May 27, 2016

This post is part of a series of posts on implementing a minimal version of QuickCheck from scratch. The source code is available on GitHub.

Prelude

In QuickCheck the programmer writes assertions about logical properties that a function should fulfill.

Take List.rev as an example, which is a function that returns a new list with the elements in reverse order:

List.rev [1; 2; 3];;

val it : int list = [3; 2; 1]

One logical property of List.rev is:

  • Calling List.rev twice must return the elements in the original order.

Here’s an example assertion:

List.rev (List.rev [1; 2; 3]) = [1; 2; 3];;

val it : bool = true

A generic assertion

In the previous example List.rev was tested against an example value [1; 2; 3]. To make the assertion generic, the example value can be parameterized as any list:

fun xs -> List.rev (List.rev xs) = xs;;

val it : xs:'a list -> bool when 'a : equality = <fun:clo@33>

QuickCheck will then attempt to generate a test case that falsifies the assertion. In order to do that, it needs to know which generator to use, to feed xs with random values.

A generator for lists of integers

Values for xs need to be generated by a generator. The following one is for lists of type integer:

let g = Gen.list Gen.int;;

val g : Gen<int list>

QuickCheck Properties

Every possible value generated by the g generator must now be supplied to the assertion, as shown below:

fun xs -> List.rev (List.rev xs) = xs
|> Property.forAll g;;

val it : Property

But what is forAll? This comes from predicate logic and essentially means that the assertion holds for all possible values generated by g:

let forAll (g : Gen<'a>) (f : ('a -> 'b)) : Property =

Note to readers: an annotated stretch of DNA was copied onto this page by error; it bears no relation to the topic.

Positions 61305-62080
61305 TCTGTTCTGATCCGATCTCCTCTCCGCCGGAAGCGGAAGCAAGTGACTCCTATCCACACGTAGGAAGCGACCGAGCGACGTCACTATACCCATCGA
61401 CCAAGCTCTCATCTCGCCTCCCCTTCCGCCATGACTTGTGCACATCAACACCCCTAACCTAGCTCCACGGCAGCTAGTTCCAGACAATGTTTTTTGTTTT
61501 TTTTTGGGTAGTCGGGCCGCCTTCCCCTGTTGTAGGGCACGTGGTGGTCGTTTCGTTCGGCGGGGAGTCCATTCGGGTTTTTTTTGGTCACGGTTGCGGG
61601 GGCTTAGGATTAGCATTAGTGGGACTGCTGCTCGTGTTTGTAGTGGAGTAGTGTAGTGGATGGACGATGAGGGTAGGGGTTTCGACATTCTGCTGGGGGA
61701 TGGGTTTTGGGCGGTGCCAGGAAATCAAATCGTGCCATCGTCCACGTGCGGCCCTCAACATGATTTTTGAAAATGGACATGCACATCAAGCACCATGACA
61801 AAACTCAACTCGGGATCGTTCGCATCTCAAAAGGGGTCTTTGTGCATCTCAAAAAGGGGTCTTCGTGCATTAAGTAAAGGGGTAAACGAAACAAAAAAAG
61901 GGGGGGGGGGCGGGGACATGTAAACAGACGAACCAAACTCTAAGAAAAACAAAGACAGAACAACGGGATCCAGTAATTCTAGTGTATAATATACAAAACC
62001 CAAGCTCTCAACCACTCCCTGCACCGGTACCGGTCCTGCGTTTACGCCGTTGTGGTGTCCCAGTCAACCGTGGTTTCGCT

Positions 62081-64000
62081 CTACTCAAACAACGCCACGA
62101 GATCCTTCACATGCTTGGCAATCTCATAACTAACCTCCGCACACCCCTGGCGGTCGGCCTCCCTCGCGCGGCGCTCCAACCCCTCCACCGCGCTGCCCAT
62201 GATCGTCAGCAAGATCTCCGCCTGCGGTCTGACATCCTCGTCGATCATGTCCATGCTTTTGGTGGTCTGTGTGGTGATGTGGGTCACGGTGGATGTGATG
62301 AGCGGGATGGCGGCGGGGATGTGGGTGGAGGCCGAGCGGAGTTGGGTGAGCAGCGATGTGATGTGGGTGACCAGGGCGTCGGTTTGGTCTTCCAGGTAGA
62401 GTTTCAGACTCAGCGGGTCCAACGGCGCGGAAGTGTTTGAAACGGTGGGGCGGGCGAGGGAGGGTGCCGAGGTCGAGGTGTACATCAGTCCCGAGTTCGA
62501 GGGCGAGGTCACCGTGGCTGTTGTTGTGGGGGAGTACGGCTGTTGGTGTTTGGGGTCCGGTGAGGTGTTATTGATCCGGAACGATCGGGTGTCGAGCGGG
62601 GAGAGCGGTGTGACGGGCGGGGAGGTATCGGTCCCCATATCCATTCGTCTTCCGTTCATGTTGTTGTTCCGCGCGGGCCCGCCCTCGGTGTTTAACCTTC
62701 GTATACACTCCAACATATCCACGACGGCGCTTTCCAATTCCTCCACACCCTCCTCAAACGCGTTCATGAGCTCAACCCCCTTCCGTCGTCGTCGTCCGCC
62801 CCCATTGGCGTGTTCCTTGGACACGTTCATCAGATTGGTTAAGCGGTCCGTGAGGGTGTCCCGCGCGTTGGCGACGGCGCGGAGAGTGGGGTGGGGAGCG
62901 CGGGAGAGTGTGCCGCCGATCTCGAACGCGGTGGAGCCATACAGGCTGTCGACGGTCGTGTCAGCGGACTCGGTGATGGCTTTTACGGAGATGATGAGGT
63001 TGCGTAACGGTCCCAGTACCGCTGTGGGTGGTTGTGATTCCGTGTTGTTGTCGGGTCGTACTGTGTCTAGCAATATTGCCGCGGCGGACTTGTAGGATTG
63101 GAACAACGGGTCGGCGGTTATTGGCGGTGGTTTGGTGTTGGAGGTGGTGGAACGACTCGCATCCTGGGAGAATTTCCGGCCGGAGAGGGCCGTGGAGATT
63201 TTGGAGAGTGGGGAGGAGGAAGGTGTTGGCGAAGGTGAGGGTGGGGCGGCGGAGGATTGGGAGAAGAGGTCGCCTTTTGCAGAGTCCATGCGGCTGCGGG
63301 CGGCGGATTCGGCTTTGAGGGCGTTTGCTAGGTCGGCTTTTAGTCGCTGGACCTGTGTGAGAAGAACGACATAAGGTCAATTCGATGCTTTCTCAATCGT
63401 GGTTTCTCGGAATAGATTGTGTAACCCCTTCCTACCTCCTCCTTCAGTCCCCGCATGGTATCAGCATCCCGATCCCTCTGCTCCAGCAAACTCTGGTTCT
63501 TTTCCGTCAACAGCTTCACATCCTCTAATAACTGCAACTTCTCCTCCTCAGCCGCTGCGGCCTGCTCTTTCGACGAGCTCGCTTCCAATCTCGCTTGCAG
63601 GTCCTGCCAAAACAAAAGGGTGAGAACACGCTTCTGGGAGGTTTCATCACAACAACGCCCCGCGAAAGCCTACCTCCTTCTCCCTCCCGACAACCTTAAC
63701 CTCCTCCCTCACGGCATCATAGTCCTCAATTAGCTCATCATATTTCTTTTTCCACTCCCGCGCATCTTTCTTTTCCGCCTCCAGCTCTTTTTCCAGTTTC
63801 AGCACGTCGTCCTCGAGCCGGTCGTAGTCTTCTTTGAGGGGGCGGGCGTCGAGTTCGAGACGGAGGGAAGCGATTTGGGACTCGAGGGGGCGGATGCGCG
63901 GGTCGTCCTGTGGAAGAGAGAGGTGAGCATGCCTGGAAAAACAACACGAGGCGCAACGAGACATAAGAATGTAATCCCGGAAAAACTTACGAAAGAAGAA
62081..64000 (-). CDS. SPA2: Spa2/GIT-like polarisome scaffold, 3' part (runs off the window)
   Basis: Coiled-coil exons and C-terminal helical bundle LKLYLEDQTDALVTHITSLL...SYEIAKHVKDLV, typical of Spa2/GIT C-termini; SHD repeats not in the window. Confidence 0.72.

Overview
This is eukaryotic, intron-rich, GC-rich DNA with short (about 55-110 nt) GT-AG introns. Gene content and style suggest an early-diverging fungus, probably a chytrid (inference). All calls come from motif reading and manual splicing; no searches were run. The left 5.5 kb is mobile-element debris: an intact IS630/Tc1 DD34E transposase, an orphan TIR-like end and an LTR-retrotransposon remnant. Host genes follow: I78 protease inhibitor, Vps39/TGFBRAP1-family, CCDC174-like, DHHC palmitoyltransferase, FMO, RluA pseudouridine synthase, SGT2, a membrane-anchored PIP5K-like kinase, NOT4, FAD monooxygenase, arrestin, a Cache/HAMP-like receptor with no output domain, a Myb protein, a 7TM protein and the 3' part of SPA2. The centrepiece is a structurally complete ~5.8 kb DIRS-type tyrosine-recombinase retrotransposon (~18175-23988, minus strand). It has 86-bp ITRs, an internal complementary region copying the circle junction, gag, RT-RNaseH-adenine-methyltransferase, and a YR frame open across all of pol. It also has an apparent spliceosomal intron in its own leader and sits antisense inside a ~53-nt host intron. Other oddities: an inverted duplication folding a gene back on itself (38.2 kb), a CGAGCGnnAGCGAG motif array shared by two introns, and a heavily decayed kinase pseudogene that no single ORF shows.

Prop(gen { 
             let!      x = g           (* Get 'a from the Gen<'a>. *)
             let! actual = f x         (* Apply the value 'a to f. *)
                           |> convert  (* Turn it into a Property. *)
                           |> evaluate (* Get the results from it. *)
             return { actual with Arguments = x.ToString() :: result.Arguments }
         })

In its simplest form, Property is a generator of Result, (Gen<Result>)1, which means we can easily try out a Property just as we would do with a generator.

type Property =
    private
    | Prop of Gen<Result>

and Result =
    { Ok : option<bool>
      Arguments : list<string> }

Try out (see it pass)

Using only the Gen and Property modules, the assertion can be turned into a property and sampled:

fun xs -> xs |> List.rev |> List.rev = xs
|> Property.forAll g (* For each value generated by g, the property must hold. *)
|> Property.evaluate
|> Gen.sample;;

val it : Result list =
  [ { Status = Some true
      Args   = ["[]"] }

    { Status = Some true
      Args   = ["[0]"] }

    { Status = Some true
      Args = ["[-4; 2]"] }

    { Status = Some true
      Args   = ["[-5; -2; -5; ... ]"] }

    { Status = Some true
      Args   = ["[3]"] }

    { Status = Some true
      Args   = ["[4; 9; -5; ... ]"] }

    { Status = Some true
      Args   = ["[-1; 8; 9; ... ]"] }

    { Status = Some true
      Args   = ["[9; 0; -15; ... ]"] }

    { Status = Some true
      Args   = ["[-11; 18; -9; ... ]"] }
  ]
>

The assertion holds for all cases, which means the ‘test’ passes.

Try out (see it fail)

To see the ‘test’ fail, the assertion can be changed from

fun xs -> xs |> List.rev |> List.rev = xs

to

fun xs -> xs |> List.rev = xs

and run again:

fun xs -> xs |> List.rev = xs
|> Property.forAll g
|> Property.evaluate
|> Gen.sample;;

val it : Result list =
  [ { Status = Some true
      Args   = ["[]"] }
 
    { Status = Some false
      Args   = ["[1; -1]"] }

    { Status = Some false
      Args   = ["[-2; 2]"] }
    
    { Status = Some false
      Args   = ["[3; 3; -3; ... ]"] }

    { Status = Some false
      Args   = ["[-8; 9]"] }

    { Status = Some false
      Args   = ["[1; -6; 11; ... ]"] }

    { Status = Some false
      Args   = ["[-6; 16; -5; ... ]"] }

    { Status = Some false
      Args   = ["[-1; 8; 6; ... ]"] }
 
    { Status = Some false
      Args   = ["[4; 8; -8; ... ]"] }
  ]
> 

The test now fails. — But, there’s some noise in the results; the counter-example isn’t obvious.

It’d be wise if we can clean the noise by trying to report back the minimal counter-example. This process is called shrinking and will be shown over the next post(s).


  1. To support shrinking, a Property needs to hold more information. As an example, see the Property in QuickCheck 2.

Atom + Stack = no globally installed GHC/packages

May 19, 2016

When doing Haskell programming

Stack

The output should look like this:

$ stack setup
Downloaded lts-5.17 build plan.
Caching build plan
Fetching package index ...remote: Counting objects: 213332, done.